There are still challenges, but Dectis is made of tough stuff. She reflects: “Law school is way harder than you can ever imagine, but if you put your mind to it and don’t ever allow quitting to be an option, you can really get through anything. Anything imaginable, it’s true.”

gonzalezWorking for the People

Flor Gonzalez, JD ’19

While growing up, Fowler School of Law’s 2019 Dean’s Award recipient Flor Gonzalez would spend her summers visiting her hometown in Mexico in an off-the-grid, rural community that didn’t seem like a priority for its government. There, she witnessed a community devastated through violence.

“That’s why I want to work for the district attorney’s office,” Gonzalez says. “Because I know how much destruction can happen, and I want other communities to have their kids be out past 7 p.m. and not have to worry about them.”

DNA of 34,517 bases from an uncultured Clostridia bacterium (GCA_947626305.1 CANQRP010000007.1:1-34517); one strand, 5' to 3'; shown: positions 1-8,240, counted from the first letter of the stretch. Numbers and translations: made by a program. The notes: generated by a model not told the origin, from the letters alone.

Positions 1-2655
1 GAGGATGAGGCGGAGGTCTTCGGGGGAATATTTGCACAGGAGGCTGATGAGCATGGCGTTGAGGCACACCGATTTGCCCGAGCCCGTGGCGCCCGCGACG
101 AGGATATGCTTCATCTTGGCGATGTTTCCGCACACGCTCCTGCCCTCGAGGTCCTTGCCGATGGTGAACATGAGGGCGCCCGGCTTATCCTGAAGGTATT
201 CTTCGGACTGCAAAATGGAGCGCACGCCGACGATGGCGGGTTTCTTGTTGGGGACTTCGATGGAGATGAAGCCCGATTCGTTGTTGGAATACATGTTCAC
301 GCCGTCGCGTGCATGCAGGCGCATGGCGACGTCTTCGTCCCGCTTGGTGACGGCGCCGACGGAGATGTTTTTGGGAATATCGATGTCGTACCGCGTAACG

At age 5, Gonzalez and her family emigrated to Orange County. Growing up, she saw firsthand the challenges her parents faced after coming to the United States. Law and equitable access to legal representation have very personal roots for her.

“My experience is very different from what my parents had. They weren’t aware of what rights they have,” she says. “For me, it’s my job to help spread the message that people are important and their rights matter. I want to give people a voice through the legal system.”

A first-generation college student, Gonzalez graduated from UCLA with a double major in political science and international development studies and a minor in Latin American studies. She interned for a sole practitioner who specialized in employment law, which reaffirmed her interest in law and put her on the path to specifically “working for the people.”